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room, where we were all sitting, warned us that the situation was getting unpleasant, I telephoned to the Foreign Office an account of what was happening. Herr von Jagow at once informed the Chief of Police, and an adequate force of mounted police, sent with great promptness, very soon cleared the street. From that moment on we were well guarded, and no more direct unpleasantness occurred. After order had been restored Herr von Jagow came to see me and expressed his most heartfelt regrets at what had occurred. He said that the behaviour of his countrymen had made him feel more ashamed than he had words to express. It was an indelible stain on the reputation of Berlin. He said that the flying sheet circulated in the streets had not been authorised by the Government; in fact, the Chancellor had asked him by telephone whether he thought that such a statement should be issued, and he had replied," Certainly not, until the morning." It was in consequence of his decision to that effect that only a small force of police had been sent to the neighbourhood of the embassy, as he had thought that the presence of a large force would inevitably attract attention and perhaps lead to disturbances. It was the "pestilential Tageblatt," which had somehow got hold of the news, that had upset his calculations. He had heard rumours that the mob had been excited to violence by gestures made and missiles thrown from the embassy, but he felt sure that that was not true (I was able soon to assure him that the report had no foundation whatever), and even if it was, it was no excuse for the disgraceful scenes which had taken place. He feared that I would take home with me a sorry impression of Berlin manners in moments of excitement. fact, no apology could have been more full and complete. On the following morning, the 5th August, the Emperor sent one of His Majesty's aides-de-camp to me with the following message :—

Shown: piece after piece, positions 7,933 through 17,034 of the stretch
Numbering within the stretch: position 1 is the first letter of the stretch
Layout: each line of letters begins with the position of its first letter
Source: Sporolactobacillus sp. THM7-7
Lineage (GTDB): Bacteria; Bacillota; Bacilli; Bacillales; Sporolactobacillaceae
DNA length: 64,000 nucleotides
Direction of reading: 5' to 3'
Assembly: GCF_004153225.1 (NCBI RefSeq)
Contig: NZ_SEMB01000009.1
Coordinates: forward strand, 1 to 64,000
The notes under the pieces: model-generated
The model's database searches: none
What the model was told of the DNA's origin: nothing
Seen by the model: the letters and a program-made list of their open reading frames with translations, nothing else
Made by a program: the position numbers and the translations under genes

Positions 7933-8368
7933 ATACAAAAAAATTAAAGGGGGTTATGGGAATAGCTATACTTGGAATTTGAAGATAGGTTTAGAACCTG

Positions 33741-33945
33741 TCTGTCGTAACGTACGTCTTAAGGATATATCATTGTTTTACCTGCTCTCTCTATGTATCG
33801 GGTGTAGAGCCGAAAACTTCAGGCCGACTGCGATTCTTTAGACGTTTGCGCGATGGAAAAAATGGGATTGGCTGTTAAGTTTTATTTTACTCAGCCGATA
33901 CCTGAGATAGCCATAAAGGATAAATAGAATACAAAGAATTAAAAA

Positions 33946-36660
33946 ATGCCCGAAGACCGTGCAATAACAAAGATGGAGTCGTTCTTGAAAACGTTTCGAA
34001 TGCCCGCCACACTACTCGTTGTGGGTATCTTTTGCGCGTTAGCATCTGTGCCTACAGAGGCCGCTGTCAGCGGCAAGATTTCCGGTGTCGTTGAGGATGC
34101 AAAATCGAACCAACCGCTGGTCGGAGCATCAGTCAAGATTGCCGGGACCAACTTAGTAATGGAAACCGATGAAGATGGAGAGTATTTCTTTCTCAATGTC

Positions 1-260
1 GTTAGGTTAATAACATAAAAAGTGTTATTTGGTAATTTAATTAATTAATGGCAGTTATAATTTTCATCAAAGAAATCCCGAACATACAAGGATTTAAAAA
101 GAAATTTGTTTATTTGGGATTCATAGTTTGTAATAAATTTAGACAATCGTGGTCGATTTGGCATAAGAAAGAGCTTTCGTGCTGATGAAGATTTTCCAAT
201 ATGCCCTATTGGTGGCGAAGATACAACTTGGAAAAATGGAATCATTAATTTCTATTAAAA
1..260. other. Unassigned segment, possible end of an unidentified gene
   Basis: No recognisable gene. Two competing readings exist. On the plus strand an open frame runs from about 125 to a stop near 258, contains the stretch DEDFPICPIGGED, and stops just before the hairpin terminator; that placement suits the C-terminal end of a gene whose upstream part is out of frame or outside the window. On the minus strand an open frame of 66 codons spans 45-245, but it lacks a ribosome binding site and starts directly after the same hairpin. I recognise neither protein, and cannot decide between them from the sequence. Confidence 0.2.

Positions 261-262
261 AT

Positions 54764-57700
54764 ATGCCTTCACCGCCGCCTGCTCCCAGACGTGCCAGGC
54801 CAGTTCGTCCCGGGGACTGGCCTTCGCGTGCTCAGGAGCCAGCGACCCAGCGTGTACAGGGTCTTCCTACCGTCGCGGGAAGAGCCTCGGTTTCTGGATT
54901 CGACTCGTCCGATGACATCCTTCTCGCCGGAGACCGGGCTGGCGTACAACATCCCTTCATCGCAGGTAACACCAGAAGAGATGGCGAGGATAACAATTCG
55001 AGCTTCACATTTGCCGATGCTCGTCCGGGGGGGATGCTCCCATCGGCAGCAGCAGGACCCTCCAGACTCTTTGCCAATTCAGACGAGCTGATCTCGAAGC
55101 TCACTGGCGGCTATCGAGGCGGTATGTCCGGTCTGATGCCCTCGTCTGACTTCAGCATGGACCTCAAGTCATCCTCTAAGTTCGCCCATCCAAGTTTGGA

"The Emperor has charged me to express to your Excellency his regret for the occurrences of last night, but to tell you at the same time that you will gather from those occurrences an idea of the feelings of his people respecting